Nozaki's life continues to inspire his manga, or is it the other way around?
Title: Monthly Girls’ Nozaki-kun (Gekkan Shojo Nozaki-kun)
Publisher: Square Enix (JP), Yen Press (US)
Artist/Writer: Izumi Tsubaki
Serialized in: Gangan Online
Translation: Leighann Harvey
Original Release Date: February 21, 2017
A review copy was provided by Yen Press.
The life of a serialized manga-ka is tough; you can never stop thinking of story ideas! So once again, Nozaki and everyone else is back for another round of adventures, strange moments, and general romantic comedy — all in the name of research, of course!
I don’t care how often it happens, “Nozaki and the gang play a video game badly” is one of my favorite Nozaki-kun plot lines. This time it’s the original trio of Nozaki, Mikorin, and Chiyo playing an old-school, text only murder-mystery game. Much like the dating sim and otome dating sim stories before them, this game appears to be a bit of an odd game in and of itself but it’s the character’s doofy reactions, especially Nozaki’s insistence on making everything fit into shoujo stereotypes, that really sells the humor.
As always, Nozaki is only doing this to get inspiration for his manga and “playing an old school horror game to get ideas for the horror-themed issue” is by far the least wacky of his ploys. There’s a failed “test of courage” at the school and plenty of meta-moments where the cast comes off as accidentally genre savvy. On the topic of accidental genre-savviness, fans will recall that friend of the cast, Yukari, is the college-student manga-ka whose manga is always filled with tanuki. Like Nozaki, her research and discussions end up being incredibly weird, so much so that her classmates are all 100% sure she works as a stripper and are all trying to be sympathetic and understanding. This in and of itself is amusing considering just how blasé nearly every side character is in this universe about everything going on or everything they think is going on. There’s both explicit snarking from the characters about their situations and also a lot in-universe conversations, like the idea of what constitutes a “plain, shoujo romantic lead,” that feels like the story is about to knock over the fourth wall.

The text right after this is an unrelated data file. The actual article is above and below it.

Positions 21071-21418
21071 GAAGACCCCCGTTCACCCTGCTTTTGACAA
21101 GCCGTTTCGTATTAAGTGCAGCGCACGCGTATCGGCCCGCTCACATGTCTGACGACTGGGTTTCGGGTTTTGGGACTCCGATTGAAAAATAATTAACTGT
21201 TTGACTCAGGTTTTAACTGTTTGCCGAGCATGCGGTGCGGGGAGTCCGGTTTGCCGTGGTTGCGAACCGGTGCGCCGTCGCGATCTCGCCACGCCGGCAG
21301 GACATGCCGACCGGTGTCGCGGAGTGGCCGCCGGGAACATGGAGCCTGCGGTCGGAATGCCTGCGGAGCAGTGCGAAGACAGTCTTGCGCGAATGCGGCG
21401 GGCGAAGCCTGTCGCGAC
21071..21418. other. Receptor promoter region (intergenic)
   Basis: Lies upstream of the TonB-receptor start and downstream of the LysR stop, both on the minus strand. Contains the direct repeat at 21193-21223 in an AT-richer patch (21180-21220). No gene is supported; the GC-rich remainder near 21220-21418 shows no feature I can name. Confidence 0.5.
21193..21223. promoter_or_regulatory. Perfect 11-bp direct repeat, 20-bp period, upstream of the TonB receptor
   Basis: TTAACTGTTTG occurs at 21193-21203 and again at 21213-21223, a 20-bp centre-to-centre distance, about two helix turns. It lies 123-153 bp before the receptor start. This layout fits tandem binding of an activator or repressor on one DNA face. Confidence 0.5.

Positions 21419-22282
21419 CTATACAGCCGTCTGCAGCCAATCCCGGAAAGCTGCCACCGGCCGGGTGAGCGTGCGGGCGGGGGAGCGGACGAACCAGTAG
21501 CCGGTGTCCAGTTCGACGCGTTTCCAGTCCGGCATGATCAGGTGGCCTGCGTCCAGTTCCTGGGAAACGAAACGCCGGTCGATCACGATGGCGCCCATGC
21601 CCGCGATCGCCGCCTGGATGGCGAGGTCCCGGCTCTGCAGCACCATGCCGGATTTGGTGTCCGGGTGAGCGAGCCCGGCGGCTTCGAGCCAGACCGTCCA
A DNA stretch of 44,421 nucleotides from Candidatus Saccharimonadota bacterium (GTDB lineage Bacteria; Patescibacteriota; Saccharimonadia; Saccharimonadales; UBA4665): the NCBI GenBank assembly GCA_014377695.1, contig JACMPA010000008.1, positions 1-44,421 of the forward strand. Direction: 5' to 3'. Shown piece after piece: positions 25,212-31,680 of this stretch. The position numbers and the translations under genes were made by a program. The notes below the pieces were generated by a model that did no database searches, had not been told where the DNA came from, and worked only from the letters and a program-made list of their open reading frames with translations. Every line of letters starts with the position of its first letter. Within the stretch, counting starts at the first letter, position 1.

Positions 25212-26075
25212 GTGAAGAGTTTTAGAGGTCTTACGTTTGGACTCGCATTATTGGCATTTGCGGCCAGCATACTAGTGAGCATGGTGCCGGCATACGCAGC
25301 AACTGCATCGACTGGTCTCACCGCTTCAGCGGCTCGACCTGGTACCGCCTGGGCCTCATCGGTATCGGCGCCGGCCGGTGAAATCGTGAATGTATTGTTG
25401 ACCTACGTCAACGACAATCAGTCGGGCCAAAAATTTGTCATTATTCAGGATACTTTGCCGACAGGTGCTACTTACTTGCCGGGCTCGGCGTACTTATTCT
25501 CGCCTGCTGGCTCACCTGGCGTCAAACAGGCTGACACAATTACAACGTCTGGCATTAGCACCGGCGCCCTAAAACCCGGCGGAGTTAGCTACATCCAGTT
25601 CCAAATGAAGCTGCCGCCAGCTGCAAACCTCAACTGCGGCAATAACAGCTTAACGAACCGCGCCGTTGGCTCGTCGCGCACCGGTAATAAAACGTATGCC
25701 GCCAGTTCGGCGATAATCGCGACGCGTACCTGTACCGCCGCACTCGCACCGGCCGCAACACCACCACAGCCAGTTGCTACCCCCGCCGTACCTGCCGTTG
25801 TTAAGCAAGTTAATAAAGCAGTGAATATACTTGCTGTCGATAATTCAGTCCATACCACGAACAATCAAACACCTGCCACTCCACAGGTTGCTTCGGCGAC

All in all this is another wonderfully entertaining volume of Nozaki-kun and fans of every character should be well-pleased. The only major downside to this volume is that it comes with a bonus, making-of section of the Mikorin figure that was included in the Japanese special edition and I want one — make it happen Yen Press!